Fujiwara no Akitaka (藤原顕隆)

FUJIWARA no Akitaka (1072 - 1129) was a noble who lived in the late Heian period. He was the second son of FUJIWARA no Yoshikado/FUJIWARA no Tamefusa, who was from the Northern House of the Fujiwara clan. He was the founder of the Hamuro family. His mother was a daughter of MINAMOTO no Yorikuni. FUJIWARA no Akiyori and FUJIWARA no Akinaga were his son and his daughter married FUJIWARA no Saneyoshi, Tokudaiji no Sadaijin (minister of the left), and gave birth to FUJIWARA no Kinyoshi.

He assumed the position of Sashoben (Minor Controller of the Left) in 1099, Bokashi (administration of the Kamo-gawa River) in 1101, Harima no Suke (Assistant Governor of Harima Province) in 1102, Togubo (Crown Prince's Quarters) in 1103, Uchuben (Middle Controller of the Right) in 1106, Sachuben (Middle Controller of the Left) in 1109, Kura no Kami (Director in the Bureau of Palace Storehouses) in 1115, Kokushi (provincial governor) of Omi Province also in 1110, again Omi no Kami (Governor of Omi Province) in 1114, Udaiben (Major Controller of the Right) and concurrently Kurodo no To (Head Chamberlain) in 1115, and Echizen no Kuni Gon no Kami (Provisional Governor of Echizen Province) in 1117. He held various positions successively as Chugu no Suke (Assistant Master of the Consort's Household) in 1118, Suo no Kuni Gon no Kami (Provisional Governor of Suo Province) in 1121 and Sangi (Royal Advisors) in 1123 and also Gon Chunagon (a provisional vice-councilor of state) in the same year.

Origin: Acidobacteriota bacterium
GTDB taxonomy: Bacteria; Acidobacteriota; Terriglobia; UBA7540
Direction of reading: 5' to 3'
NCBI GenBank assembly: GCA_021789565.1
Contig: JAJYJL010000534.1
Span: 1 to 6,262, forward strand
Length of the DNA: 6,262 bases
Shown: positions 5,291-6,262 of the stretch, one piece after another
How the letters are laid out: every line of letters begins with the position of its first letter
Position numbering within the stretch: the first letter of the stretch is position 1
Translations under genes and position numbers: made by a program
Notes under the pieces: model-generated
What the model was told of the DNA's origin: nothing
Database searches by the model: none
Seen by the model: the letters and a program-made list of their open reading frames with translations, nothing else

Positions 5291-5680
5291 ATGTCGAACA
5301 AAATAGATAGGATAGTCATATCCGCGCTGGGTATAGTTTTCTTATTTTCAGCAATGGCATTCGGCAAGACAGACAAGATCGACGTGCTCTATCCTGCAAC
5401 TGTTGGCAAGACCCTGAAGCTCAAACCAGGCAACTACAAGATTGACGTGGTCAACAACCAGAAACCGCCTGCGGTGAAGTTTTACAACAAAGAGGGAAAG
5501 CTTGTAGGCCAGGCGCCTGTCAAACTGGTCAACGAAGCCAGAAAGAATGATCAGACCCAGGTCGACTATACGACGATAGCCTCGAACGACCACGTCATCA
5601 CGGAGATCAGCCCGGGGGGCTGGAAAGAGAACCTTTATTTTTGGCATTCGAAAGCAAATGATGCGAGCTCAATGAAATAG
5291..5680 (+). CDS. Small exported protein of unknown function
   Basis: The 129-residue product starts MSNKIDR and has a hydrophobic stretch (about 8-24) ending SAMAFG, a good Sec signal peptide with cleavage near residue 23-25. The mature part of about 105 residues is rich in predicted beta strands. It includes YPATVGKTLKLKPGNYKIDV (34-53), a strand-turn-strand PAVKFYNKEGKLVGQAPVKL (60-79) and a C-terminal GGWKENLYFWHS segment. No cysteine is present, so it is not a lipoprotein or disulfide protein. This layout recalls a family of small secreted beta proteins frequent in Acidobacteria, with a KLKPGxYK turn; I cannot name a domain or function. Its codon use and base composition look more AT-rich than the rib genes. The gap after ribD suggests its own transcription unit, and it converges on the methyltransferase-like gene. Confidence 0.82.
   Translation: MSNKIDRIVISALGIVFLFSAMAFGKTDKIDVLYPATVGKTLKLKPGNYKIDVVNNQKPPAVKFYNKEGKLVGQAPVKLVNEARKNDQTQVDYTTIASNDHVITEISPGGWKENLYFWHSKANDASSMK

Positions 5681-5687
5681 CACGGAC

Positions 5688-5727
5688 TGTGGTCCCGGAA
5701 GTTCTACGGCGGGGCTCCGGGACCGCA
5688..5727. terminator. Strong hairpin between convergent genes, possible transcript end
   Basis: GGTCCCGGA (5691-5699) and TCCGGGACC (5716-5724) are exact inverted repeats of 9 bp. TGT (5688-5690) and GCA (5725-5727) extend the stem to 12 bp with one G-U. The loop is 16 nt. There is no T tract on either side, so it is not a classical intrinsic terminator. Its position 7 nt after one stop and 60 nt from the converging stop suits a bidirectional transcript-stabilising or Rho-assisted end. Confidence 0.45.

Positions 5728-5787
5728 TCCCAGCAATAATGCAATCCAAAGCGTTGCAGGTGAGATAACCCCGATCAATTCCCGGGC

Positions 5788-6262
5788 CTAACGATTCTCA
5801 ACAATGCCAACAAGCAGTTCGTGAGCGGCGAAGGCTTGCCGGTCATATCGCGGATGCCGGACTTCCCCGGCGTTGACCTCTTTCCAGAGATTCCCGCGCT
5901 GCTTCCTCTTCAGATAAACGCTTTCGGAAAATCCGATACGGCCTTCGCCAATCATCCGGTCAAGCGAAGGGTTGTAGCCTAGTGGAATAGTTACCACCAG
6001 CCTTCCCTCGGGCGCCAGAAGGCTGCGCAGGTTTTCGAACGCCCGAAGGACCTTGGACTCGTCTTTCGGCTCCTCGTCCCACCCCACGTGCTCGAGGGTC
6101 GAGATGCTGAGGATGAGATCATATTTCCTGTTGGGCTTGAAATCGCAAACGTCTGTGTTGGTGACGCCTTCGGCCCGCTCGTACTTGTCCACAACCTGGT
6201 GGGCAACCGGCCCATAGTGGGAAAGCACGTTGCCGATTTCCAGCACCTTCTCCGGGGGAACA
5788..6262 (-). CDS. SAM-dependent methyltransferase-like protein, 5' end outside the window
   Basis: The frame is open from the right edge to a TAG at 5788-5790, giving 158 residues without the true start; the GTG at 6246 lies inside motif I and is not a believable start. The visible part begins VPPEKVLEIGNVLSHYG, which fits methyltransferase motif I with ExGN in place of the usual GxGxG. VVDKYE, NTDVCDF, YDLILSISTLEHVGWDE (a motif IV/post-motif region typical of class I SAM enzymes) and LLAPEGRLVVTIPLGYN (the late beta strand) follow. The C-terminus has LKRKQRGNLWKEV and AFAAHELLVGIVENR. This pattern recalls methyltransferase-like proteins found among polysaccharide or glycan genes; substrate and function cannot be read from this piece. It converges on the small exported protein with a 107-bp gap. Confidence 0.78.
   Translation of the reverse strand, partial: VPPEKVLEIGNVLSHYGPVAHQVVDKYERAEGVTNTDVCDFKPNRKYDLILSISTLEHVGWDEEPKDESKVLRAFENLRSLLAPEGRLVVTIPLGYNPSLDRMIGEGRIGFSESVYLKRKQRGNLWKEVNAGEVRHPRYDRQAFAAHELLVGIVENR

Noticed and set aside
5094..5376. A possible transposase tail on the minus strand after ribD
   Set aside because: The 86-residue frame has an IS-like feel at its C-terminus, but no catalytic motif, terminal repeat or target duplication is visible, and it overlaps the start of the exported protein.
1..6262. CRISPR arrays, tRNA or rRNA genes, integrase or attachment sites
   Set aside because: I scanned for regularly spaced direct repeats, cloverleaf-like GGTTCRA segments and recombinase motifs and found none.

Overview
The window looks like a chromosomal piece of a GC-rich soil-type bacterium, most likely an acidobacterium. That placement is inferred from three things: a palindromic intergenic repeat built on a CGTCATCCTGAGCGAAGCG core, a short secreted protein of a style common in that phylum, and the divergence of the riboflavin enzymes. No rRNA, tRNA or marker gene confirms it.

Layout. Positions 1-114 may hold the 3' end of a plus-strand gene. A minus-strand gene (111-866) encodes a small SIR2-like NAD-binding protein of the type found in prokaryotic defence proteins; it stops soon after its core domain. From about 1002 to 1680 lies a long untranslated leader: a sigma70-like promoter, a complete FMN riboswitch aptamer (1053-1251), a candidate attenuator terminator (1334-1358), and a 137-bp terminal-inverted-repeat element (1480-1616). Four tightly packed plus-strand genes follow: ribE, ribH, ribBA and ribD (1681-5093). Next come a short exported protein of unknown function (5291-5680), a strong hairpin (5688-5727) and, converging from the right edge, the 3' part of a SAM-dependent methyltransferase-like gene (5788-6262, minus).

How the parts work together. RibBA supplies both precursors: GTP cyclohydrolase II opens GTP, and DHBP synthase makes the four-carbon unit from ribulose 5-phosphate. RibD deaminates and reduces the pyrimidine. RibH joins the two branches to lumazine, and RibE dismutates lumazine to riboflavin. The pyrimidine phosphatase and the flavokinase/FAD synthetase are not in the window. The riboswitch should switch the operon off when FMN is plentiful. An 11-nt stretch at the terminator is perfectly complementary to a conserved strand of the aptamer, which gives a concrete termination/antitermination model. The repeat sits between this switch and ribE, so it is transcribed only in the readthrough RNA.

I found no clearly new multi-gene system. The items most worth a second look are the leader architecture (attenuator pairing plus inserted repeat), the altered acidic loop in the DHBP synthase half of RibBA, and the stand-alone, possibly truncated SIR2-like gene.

Same as his father, he served the Cloistered Emperor Shirakawa as his trusted vassal and wielded power. He was often involved in important decision making that exceeded jurisdiction of his official post as seen in the case in which, when FUJIWARA no Tadazane resigned from Kanpaku (chief adviser to the Emperor) in 1120, he rejected the proposal to appoint Tadazane's uncle, FUJIWARA no Ietada as the successor.
According to "Imakagami" (The Mirror of the Present), as such cases often occurred in the night, people gave him the nickname, 'Kanpaku of the night.'
In "Chuyuki" (diary of FUJIWARA no Munetada), it was mentioned that 'politics are determined by his words' and he could be considered a politician representative of the insei (cloister government) period.

He left his diary "Akitakakyo Ki," which is held by The Kyoto University Museum (Kajujike-bon (collection of the Kajuji family)) and the National Museum of Japanese History (Tanaka-bon (collection of Yutaka TANAKA)).

In the later period, his descendent called themselves the Hamuro family and prospered as a toshoke (families recognized as kugyo (noble).